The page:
In Cartagena de Indias, the Spaniards appointed Admiral Blas de Lezo to their defense. Not just a capable commander, this Admiral was perhaps once of the most seasoned and stalwart naval officers of the time. He had fought in the War of the Spanish Succession and battled pirates from Europe, the Caribbean, the Pacific, and the Barbary States. He had lost his left eye and the use of his right arm. His left leg was hit by a cannonball in 1704 and amputated below the knee. This was a battle-hardened officer who wouldn’t give up the fort very easily at all.

Don_Blas_de_Lezo_-Museo_Naval-
Don Blas de Lezo – Spanish naval hero. Veteran of 23 campaigns.

The huge British force laid siege to the city in March 1741 for 67 days. Assaults on smaller forts around the area were successful (prompting Vernon to send word back to London that he had taken the city), but the Spanish defenses, including the formidable San Lazaro (which had been repaired and upgraded since Vernon’s last attempt to take Cartagena de Indias), repelled the attackers. When 2,000 American Colonial soldiers attacked San Lazaro, their ladders for scaling the defenses were too short and they took heavy losses, retreating with 1,200 men left alive.

Disease ravaged Vernon’s fleet, killing thousands more than the Spanish defenders. Yellow fever claimed the most lives. It is estimated that 18,000 men died or were unable to fight because of sickness. Eventually, Vernon called a retreat to Jamaica, effectively ending the War of Jenkins Ear. De Lezo also died from a disease, probably typhoid fever, four months after his successful defense.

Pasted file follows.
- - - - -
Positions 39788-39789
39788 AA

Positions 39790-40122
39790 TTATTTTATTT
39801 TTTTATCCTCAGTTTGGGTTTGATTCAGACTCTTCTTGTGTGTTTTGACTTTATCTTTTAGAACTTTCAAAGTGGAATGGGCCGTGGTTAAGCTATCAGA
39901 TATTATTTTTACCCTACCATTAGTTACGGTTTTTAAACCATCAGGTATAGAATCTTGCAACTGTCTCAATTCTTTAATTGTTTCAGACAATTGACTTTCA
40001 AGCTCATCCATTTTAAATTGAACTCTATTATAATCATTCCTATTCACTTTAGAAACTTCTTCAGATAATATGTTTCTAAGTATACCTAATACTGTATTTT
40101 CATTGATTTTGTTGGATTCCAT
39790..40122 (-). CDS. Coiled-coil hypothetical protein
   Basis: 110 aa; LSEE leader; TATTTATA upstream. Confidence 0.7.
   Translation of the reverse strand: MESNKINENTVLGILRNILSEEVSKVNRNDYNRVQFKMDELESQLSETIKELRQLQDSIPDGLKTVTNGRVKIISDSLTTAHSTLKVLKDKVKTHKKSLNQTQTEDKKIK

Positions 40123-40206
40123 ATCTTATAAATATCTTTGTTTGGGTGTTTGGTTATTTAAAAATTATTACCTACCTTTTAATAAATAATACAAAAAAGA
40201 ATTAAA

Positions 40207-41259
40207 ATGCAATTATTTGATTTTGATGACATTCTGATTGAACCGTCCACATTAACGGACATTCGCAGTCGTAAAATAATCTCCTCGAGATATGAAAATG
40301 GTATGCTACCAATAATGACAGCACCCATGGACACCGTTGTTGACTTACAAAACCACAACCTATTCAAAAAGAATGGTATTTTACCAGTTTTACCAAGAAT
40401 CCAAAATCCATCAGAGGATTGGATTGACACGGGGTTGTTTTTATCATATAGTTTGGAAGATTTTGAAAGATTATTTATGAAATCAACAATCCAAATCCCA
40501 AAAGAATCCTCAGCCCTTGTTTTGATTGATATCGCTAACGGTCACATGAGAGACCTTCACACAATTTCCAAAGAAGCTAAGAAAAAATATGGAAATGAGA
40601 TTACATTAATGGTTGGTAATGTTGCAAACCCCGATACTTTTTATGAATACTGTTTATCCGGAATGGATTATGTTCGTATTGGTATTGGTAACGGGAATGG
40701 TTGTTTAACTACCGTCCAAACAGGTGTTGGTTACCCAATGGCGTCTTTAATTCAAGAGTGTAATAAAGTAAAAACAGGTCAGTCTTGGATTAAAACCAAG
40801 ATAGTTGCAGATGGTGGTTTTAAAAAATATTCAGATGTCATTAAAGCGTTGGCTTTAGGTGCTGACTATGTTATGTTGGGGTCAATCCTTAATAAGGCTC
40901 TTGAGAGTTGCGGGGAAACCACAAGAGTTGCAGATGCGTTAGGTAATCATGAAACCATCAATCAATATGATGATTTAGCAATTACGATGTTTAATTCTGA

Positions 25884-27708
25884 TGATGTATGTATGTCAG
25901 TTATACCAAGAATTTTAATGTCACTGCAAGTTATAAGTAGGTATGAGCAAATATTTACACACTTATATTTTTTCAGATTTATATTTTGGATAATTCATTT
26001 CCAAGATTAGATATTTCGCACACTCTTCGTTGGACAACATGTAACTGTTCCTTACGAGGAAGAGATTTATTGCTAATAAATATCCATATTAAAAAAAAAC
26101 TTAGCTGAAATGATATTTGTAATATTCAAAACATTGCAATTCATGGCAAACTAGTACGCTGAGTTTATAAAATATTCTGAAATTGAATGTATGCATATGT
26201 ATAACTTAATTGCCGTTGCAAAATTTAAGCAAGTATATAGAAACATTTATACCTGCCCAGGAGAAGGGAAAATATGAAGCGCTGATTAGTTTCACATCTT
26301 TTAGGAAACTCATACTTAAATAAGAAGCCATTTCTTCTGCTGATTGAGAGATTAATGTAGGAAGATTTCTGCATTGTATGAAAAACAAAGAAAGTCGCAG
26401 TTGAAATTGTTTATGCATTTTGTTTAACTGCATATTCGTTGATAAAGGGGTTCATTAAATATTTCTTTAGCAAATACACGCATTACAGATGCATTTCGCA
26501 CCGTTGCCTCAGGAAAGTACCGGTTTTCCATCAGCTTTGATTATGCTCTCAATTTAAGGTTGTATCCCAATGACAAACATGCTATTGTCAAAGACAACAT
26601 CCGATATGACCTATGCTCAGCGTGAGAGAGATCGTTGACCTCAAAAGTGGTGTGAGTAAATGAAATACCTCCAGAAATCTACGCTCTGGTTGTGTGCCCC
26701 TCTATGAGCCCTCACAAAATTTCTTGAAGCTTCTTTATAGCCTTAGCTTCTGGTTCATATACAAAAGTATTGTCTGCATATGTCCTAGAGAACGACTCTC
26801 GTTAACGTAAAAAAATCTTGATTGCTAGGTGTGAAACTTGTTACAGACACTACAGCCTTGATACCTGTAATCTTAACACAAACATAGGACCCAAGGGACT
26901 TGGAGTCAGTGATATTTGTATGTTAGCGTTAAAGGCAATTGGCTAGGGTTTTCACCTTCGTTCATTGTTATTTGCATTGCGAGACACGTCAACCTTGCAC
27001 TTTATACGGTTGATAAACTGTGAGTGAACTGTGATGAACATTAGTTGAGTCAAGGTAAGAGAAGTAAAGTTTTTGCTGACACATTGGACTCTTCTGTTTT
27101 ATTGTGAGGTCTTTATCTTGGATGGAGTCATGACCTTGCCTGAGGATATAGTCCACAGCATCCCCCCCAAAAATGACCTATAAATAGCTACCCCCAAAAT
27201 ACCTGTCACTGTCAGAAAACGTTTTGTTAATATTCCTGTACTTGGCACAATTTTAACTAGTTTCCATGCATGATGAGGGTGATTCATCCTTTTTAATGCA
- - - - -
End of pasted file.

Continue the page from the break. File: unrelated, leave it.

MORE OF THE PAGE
The West Indies is a string of three major island archipelagos that arc out from Florida to Venezuala, separating the Atlantic and the Caribbean Sea.

Other British actions of the war included an unsuccessful campaign by Colonial troops from Georgia into Florida and the capture of a Spanish Manila Galleon traveling from the Philippines to the Americas laden with treasures from Spain’s colonies in the Far East.

The conflict had cost Britain many lives and a huge amount of money, but to little gain. However, after the end of the War of the Austrian Succession in 1748 and the ascent of the much more British- and trade-friendly Ferdinand VI to the throne of Spain, relations between the two nations were gradually repaired.

By Colin Fraser for War History Online